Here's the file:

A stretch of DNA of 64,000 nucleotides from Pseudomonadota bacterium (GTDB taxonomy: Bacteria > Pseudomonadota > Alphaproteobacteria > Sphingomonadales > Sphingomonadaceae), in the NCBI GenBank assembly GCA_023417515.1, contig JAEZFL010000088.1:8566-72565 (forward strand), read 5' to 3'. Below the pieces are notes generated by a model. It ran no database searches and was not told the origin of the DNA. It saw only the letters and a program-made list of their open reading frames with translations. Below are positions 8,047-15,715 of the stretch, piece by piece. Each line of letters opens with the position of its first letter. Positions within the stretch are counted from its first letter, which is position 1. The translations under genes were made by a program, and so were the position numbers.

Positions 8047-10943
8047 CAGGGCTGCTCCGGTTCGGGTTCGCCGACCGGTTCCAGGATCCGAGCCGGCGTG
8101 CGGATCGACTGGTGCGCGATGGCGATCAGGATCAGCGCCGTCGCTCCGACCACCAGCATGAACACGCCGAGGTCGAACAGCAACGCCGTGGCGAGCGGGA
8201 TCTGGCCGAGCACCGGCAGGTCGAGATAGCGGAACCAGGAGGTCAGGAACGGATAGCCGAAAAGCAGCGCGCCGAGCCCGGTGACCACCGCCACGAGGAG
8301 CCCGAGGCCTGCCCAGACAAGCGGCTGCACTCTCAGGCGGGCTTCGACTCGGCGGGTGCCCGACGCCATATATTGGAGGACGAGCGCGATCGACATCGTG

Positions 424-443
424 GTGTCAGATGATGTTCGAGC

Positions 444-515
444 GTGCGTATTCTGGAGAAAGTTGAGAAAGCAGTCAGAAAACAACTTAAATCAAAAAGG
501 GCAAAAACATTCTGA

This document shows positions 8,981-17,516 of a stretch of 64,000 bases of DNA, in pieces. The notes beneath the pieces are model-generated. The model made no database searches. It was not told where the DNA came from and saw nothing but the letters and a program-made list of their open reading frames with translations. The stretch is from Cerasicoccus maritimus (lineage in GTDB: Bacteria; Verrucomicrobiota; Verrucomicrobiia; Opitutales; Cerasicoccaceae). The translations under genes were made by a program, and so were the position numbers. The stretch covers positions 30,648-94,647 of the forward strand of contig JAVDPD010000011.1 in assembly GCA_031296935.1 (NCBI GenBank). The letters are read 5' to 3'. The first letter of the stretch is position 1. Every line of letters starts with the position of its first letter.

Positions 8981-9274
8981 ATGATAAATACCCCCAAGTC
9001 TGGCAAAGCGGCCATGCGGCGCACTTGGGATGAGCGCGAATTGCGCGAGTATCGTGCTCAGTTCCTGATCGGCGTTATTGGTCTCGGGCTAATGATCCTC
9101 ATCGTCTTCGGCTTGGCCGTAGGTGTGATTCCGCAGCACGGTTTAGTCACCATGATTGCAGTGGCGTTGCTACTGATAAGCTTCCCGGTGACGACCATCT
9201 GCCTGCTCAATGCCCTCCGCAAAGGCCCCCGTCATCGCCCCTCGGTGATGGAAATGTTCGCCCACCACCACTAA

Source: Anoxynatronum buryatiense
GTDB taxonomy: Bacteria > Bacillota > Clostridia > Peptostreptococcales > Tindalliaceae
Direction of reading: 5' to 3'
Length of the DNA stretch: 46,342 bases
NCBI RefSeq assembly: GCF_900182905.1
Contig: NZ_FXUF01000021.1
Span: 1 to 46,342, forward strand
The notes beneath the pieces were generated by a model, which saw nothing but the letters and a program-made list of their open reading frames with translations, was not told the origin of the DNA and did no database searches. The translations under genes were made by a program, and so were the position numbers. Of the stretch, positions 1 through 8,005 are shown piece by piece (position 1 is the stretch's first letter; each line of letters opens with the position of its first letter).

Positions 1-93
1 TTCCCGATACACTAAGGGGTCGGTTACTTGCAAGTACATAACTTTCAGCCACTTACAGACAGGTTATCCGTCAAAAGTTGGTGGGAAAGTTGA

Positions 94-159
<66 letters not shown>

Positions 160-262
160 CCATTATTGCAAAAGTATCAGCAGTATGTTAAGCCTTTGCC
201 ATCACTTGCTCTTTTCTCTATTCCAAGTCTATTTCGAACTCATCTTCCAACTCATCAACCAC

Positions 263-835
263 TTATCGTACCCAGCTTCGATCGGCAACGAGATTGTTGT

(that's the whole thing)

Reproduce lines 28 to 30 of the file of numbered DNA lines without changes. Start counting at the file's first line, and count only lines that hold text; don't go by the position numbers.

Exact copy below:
Positions 94-159
<66 letters not shown>

Positions 160-262